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Update on ASCE/SEI 7-10 and the 2012 IBC
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Robert Bachman, P.E., S.E. and James Harris, P.E., S.E., Ph.D.
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Most building departments in the United States utilize either the 2006 or 2009 editions of the International Building Code (IBC) as the source of their building code. For structural design criteria and loadings, these editions of the IBC in turn reference ASCE/SEI 7-05 Minimum Design Loads for Building and Other Structures for much of the criteria for loads rather than transcribing these provisions into the code. Therefore, ASCE/SEI 7 has become extremely important to the structural engineering profession in the U.S.

The IBC currently is updated every 3 years, with the next edition being the 2012 IBC. All are welcome to propose changes and to speak in code development hearings. Final decisions on IBC code provisions are made by the building department members of the International Code Council (ICC). The community of individuals and organizations involved in the code development process currently support the approach of referring to recognized standards, such as ASCE/SEI 7, rather than transcribing detailed structural provisions into the model code as had been done previously. Thus, the development of ASCE/SEI 7 and other national consensus structural standards are integrally linked with the code development schedule of the IBC since the documents must be published in advance of a specific point in the IBC approval cycle.

ASCE/SEI 7 is developed by a large and dedicated volunteer group of experts representing the structural engineering profession, regulatory bodies, researchers and material interests. Major changes in provisions have occurred over the past three decades. The pace of change has resulted in the request by many in the structural engineering profession to slow down the change process to allow the profession time to understand and implement the changes. To address this concern, the ASCE/SEI 7 committee decided to publish new editions of ASCE/SEI 7 every 6 years to coincide with alternate editions of the IBC. Therefore, after completing the 2005 edition of ASCE/SEI 7, it was expected that the next version of ASCE/SEI 7 would be published in 2011. However, an unexpected decision by the ICC advanced the 2012 IBC code hearing adoption schedule by 18 months. In a highly focused effort, the 2010 edition of ASCE/SEI 7 successfully made it through the consensus process and was published in April, just meeting the new ICC deadline. This edition was adopted by reference into the 2012 IBC during IBC final action hearings in May 2010.

ASCE’s consensus process is an open process and, in that spirit, the ASCE/SEI 7 Standards Committee solicited proposed changes to ASCE/SEI 7-05 from anyone wishing to do so. Several hundred proposed changes of this type were received. All were considered, with several resulting in changes to the standard. Changes were also initiated by the committee members and, in the seismic area, changes suggested in the 2009 NEHRP Recommended Provisions were also considered.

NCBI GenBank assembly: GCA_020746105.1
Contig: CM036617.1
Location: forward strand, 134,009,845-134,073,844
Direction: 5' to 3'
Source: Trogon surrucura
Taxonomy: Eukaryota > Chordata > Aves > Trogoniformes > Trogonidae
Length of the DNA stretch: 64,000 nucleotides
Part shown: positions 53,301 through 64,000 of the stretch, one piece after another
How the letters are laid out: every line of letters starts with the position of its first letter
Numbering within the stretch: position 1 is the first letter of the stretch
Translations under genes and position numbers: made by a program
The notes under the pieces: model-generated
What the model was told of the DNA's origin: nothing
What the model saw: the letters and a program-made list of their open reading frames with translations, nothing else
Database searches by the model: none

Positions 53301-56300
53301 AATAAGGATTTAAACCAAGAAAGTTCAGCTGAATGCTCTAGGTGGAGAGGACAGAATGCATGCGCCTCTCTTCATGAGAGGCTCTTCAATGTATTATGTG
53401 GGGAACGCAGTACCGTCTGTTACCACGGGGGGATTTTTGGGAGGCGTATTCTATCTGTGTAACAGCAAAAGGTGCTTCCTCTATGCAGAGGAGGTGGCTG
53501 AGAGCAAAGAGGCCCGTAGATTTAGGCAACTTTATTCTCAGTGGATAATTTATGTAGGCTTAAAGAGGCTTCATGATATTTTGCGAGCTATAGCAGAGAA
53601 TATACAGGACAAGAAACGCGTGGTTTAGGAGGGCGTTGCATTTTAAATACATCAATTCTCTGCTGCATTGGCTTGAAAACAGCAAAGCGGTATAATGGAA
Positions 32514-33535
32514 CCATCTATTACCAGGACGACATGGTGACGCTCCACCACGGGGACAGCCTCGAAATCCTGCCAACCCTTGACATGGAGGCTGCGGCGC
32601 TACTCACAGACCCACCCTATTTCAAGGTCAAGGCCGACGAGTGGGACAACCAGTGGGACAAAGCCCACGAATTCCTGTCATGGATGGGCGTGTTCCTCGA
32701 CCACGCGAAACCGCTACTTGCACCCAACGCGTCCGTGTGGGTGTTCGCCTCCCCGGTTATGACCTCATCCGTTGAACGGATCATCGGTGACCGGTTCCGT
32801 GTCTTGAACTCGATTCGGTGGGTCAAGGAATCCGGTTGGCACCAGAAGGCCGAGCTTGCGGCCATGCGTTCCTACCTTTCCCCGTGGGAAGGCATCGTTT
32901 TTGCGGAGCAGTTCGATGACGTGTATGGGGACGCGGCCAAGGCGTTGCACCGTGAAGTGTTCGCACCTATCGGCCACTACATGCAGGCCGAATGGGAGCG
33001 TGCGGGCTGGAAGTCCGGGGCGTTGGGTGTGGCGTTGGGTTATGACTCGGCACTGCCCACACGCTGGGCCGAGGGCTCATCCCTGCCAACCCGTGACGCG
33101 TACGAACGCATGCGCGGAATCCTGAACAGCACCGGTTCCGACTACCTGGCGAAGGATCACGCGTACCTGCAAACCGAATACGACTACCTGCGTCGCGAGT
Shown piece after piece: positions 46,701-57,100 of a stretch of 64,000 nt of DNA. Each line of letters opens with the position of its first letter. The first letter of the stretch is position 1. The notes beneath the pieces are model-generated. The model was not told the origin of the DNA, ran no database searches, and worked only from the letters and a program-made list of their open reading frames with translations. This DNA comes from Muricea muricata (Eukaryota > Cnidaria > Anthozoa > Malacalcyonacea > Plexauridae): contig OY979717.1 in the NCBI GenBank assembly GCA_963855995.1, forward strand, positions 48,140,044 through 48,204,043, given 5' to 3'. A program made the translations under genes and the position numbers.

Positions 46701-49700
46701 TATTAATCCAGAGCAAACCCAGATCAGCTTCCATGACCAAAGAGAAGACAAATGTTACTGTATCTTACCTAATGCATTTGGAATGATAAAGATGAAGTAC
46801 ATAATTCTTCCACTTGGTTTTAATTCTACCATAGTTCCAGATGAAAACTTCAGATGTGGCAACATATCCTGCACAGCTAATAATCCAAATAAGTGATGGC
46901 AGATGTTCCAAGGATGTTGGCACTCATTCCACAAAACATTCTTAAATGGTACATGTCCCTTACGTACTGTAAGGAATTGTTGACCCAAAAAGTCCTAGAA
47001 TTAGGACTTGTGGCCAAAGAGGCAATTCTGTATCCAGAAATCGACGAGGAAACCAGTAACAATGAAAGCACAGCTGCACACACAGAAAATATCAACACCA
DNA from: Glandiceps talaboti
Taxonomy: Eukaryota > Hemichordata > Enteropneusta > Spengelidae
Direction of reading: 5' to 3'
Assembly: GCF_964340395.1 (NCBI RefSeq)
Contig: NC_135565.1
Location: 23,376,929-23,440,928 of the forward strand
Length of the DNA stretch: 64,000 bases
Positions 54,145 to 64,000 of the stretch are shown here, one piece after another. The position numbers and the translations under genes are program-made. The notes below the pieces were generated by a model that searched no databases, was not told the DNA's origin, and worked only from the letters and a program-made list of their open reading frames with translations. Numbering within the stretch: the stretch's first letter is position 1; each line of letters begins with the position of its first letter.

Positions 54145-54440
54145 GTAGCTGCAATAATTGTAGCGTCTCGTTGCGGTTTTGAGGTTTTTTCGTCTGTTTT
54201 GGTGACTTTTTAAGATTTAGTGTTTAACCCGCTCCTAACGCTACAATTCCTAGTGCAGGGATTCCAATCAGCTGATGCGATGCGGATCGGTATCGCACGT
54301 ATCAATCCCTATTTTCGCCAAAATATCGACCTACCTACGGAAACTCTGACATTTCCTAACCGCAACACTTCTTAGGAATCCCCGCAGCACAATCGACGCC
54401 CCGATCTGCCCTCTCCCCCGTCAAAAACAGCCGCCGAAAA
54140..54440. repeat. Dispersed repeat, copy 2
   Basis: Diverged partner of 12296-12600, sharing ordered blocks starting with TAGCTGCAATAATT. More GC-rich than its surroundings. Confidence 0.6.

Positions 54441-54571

The new ASCE/SEI 7 has about 40% more pages but there are not 40% more requirements; the font is simply larger. Because of the compressed schedule for publication, the ASCE Publications Department elected to use the same larger font size and style that it uses for other ASCE standards. For all future editions of ASCE/SEI 7, it has been agreed that the font size and styling will revert back to that found in ASCE/SEI 7-05. The compressed schedule also resulted in a number of errata. Please check the SEI website (www.seinstitute.org) for the current list of errata to ASCE/SEI 7-10. This errata list gets updated periodically, so it’s a good idea to check every few months and watch SEI Update for notices. While there, you should also get the most up-to-date errata for ASCE/SEI 7-05.

Four of the significant changes in ASCE/SEI 7-10 include:

1) In Chapter 1, the concept of Performance Based Design Engineering is introduced, and the terminology of Occupancy Category has been replaced by Risk Category.

2) Chapter 6, Wind Loads, has been replaced by new Chapters 26-31. It is hoped that the new organization of the wind load provisions, combined with new tables detailing the steps, will be more transparent and easier to follow.

3) The wind speed map and the importance factor for wind loads have been replaced with three wind load maps of different return periods to be applied to structures with different Risk Categories. The new wind loads are specified at the strength design level, rather than the allowable stress design level.

4) The Maximum Considered Earthquake terminology and maps titles have been replaced by Risk-Targeted Maximum Considered Earthquake. While these mapped ground motions were developed on the basis of the risk of collapse, the mapped values themselves have only changed slightly. There is no change for the average user of the standard in the determination or use of the mapped values.

Your involvement in the ASCE/SEI 7 development process is highly encouraged. Please be certain to take advantage of conferences, seminars and webinars that will provide you with more detailed discussions on the new requirements. If you find errata, have suggested changes or would like to be involved in its development process, please contact SEI at sei@asce.org.▪

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